Spicy Peanut and Pumpkin soup…






-2 tablespoons olive oil                                                                                                                                                                                                                        

-1 medium onion diced                                                                                                                                                                                                                                                            -4 garlic cloves

 -1-inch piece of ginger finely chopped

-1/2 habanero chili

-1 (14-ounce can) pumpkin puree

-3 cups vegetable stock

-1 (13 ounce can) coconut milk

-1 tablespoon honey

-1/4 cup unsalted, natural peanut butter

-2 tablespoons chopped chives

-1/4 cup plain yogurt



-Heat olive oil- Add onion, garlic, ginger until soft and slightly brown, stirring frequently, (about 4 minutes)

-Stir in pumpkin puree, chili, and vegetable stock

-Bring to a boil, reduce heat, and let simmer for 20 minutes

-You can remove chili to reduce spice

-Add coconut milk, honey, and peanut butter to the pot

-Using a blender – puree soup

-Keep warm over a very low heat

-Divide soup into bowls, sprinkle with chives and a dollop of yogurt


(Courtesy of the New York times)

Neighborhood Walkability and Health…

According to a Canadian study in 14 municipalities within Ontario, people who can buy their necessities in shops that are within walking distance have a 50% less chance of developing diseases such as Type 2 diabetes and High Blood pressure. The goal of the study was to see if there is a higher risk of comorbidities of people living in less walkable neighborhoods. Participants varied in age from 20 to 95 and who were not comorbid at the time of the interview. Younger participants were able to be tracked for 16 years. The results were not so dramatic in older adults above the age of 65. Most of the participants logged in 150 minutes of walking in just performing their weekly shopping. This is the recommended number of minutes of exercise by health experts. The results did suggest that living in a neighborhood that was walkable was strongly associated with a lower risk factor for disease.



Anchovies and Sardines…

Both small fish are usually packed in tins, are affordable and are a great source of Omega 3 fatty acids which are deficient in the American diet. Omega 3’s are anti-inflammatory which can counterbalance the overload of Omega 6’s in our diet (inflammatory fatty acids). Zingerman’s a mail order company out of Michigan stocks over 70 types of tinned fish. Some are even aged. Sardines have a wide appeal to a wide range of people. They were a traditional meal of the coastal American Indians before the arrival of the Europeans. Anchovies are great added to sauces to bring out an unusual additional zing. Few know that they are usually present in Worcestershire sauce, steak sauces and in Caesar salad dressing. To top things off, sardines and anchovies are the lowest on the food chain which means they contain little, or no mercury as do larger fish such as tuna, swordfish, halibut etc. My favorite way of eating sardines is by first sautéing onions, adding dried cranberries and after a few minutes adding a can of sardines. Another favorite is sautéing garlic and a few anchovies and pouring the sauce over steamed broccoli.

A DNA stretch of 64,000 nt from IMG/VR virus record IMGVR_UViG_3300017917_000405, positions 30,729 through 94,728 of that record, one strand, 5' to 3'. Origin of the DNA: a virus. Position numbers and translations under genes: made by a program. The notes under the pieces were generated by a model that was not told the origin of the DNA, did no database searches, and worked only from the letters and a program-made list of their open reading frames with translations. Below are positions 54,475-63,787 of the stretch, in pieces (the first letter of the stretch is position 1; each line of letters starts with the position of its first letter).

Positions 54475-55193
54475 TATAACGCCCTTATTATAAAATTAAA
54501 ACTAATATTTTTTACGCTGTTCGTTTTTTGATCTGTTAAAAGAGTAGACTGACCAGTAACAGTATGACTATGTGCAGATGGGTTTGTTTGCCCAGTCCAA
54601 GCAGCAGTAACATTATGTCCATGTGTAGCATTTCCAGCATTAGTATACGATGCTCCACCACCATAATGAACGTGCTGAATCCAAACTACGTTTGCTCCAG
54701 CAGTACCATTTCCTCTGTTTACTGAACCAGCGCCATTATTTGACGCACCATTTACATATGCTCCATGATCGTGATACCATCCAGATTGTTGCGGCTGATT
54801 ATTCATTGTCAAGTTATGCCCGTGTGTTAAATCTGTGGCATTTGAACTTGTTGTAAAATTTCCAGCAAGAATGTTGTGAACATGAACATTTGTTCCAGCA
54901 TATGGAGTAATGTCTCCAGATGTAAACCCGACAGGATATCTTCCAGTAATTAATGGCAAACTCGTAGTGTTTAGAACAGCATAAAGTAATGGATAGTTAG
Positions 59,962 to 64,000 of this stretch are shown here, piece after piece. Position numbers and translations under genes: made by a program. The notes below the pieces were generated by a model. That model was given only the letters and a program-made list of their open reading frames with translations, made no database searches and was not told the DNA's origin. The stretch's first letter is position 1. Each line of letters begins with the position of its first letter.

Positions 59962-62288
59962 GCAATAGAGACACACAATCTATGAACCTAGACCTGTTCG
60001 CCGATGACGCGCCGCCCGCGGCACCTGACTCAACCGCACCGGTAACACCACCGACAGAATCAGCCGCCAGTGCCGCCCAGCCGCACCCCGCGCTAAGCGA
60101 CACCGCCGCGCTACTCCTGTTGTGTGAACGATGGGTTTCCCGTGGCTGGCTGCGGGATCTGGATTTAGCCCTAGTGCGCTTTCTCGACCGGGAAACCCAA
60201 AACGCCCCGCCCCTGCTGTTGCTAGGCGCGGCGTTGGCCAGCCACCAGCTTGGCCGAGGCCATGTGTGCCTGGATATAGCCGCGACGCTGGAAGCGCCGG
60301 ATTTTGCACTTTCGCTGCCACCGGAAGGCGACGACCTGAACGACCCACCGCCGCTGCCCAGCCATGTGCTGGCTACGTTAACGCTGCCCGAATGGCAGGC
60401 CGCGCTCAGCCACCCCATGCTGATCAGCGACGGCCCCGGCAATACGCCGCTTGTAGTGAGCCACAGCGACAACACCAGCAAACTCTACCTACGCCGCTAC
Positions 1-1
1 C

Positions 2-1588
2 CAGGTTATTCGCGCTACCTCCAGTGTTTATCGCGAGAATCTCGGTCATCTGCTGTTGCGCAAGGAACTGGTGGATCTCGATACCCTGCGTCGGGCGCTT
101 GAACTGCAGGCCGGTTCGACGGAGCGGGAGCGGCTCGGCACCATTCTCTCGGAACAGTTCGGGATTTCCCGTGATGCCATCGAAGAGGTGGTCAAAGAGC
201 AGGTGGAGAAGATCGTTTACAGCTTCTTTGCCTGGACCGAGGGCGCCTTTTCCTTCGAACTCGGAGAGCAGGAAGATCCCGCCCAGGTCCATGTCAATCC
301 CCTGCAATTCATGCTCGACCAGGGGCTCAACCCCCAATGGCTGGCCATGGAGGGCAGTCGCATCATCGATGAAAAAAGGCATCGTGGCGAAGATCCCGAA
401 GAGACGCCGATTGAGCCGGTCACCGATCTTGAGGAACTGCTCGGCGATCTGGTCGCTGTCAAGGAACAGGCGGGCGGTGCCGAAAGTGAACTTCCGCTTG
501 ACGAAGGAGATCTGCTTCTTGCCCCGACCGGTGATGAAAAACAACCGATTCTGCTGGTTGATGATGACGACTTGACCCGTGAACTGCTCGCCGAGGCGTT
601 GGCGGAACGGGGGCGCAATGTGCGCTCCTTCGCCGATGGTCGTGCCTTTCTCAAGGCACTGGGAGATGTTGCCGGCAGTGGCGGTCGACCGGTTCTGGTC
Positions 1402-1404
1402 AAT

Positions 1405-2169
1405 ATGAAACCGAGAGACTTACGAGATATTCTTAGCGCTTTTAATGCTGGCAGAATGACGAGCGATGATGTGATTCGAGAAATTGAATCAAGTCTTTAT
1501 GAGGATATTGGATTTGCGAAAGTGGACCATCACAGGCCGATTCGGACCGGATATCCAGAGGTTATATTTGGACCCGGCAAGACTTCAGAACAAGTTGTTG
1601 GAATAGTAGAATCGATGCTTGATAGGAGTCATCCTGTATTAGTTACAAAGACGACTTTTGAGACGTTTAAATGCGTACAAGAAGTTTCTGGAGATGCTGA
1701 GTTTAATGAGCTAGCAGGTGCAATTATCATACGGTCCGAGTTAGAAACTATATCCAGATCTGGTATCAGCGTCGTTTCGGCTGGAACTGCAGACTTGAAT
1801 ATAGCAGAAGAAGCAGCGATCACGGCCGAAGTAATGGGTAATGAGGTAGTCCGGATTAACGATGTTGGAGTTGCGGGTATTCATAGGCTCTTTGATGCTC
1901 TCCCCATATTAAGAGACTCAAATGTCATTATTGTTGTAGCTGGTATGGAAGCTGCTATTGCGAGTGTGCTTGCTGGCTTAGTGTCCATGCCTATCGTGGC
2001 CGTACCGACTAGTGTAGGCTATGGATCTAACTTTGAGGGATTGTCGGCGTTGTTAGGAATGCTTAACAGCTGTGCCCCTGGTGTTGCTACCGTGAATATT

Smart Bandages that can Detect Infection…

Research at the University of Rhode Island, which was funded by the U.S. National Science Foundation, has developed a bandage that can detect whether a covered wound is becoming infected. What they did was embed nano sensors into the fibers of the bandage. When a wound is covered with a bandage there is always the possibility of it becoming infected. The carbon nanotubes will identify an infection by detecting concentrations of hydrogen peroxide produced in the wound when bacteria are present. This “Smart Bandage” will be monitored by a small, wearable device that will transmit a signal to a smartphone which the patient or caregiver will receive. Hope is that by early detection of an infection there will be less need for antibiotics and even more drastic occurrences such as limb removal. This could be life saving especially for patients with diabetes who have difficulty with wound healing and for those living in remote rural areas. Verification of the product still needs to be done with live culture cells found in wounds via a petri dish.